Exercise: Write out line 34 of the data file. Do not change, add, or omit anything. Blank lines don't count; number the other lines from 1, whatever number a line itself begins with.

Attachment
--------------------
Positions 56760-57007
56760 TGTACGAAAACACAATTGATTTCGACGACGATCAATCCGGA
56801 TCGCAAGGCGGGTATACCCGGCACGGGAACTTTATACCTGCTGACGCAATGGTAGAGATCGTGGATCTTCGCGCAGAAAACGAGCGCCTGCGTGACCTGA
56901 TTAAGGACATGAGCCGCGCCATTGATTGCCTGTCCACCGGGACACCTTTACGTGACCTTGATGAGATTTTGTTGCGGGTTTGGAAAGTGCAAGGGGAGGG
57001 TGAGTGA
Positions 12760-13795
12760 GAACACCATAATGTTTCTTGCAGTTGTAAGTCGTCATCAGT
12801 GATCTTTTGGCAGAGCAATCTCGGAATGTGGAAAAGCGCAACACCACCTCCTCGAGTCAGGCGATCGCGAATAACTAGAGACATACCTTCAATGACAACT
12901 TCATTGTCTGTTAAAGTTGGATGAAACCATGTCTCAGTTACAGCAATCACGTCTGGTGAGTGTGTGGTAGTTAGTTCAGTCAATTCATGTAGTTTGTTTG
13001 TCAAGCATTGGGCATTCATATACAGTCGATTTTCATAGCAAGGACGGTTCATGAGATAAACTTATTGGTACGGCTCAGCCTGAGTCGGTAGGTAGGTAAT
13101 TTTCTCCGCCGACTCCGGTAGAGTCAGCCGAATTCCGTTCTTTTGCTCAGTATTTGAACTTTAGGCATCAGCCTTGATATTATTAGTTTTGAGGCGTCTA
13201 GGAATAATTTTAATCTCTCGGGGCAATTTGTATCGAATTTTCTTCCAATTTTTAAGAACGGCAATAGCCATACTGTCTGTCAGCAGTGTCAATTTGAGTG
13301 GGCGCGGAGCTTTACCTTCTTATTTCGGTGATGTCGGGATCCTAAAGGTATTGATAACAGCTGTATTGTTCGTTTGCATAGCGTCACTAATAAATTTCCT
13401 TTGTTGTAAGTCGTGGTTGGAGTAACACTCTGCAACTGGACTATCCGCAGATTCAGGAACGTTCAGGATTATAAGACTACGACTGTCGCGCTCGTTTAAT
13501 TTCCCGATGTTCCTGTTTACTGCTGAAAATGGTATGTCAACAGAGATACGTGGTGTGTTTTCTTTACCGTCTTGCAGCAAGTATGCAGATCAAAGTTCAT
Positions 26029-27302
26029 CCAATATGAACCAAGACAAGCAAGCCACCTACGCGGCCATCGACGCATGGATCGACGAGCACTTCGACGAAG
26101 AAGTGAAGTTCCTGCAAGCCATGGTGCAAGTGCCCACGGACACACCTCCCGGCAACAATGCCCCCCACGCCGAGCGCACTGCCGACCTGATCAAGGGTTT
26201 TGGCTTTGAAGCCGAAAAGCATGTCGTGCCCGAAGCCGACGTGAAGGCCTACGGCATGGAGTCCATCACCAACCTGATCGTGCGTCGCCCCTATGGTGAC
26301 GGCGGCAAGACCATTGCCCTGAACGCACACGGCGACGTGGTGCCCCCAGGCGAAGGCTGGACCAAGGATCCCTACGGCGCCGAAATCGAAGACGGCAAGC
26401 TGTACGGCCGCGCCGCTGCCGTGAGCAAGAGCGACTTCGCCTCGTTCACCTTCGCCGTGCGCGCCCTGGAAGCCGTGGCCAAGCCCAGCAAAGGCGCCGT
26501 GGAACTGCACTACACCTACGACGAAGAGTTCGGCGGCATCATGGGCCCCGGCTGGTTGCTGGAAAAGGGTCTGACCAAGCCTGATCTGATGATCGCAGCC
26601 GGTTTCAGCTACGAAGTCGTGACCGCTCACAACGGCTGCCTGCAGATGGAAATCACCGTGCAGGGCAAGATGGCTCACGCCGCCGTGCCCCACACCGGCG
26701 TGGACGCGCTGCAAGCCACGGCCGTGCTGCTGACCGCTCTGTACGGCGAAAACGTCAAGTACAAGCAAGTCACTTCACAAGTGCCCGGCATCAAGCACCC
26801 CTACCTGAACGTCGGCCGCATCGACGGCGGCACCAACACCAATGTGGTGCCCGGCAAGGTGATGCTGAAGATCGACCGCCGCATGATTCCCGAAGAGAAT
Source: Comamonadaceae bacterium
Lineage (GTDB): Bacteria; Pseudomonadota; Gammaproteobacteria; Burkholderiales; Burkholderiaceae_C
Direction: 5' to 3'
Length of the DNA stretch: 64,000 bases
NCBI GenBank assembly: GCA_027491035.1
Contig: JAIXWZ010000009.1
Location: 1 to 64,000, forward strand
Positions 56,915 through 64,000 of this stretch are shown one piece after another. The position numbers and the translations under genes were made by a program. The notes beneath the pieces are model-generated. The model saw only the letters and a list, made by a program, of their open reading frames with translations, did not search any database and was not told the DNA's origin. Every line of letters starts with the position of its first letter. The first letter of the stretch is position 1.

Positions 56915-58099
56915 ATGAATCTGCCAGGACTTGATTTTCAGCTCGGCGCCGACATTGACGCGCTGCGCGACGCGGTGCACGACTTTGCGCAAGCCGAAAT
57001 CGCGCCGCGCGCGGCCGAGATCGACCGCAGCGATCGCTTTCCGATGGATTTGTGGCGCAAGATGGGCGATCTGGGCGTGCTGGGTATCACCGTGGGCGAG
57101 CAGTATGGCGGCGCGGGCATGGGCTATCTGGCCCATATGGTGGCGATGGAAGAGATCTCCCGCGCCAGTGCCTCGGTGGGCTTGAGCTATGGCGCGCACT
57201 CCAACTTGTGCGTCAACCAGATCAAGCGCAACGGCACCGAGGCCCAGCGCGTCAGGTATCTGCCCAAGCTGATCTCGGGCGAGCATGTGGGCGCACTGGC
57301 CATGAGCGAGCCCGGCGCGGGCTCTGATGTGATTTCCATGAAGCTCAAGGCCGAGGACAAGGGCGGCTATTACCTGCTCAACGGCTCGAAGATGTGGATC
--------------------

Positions 56915-58099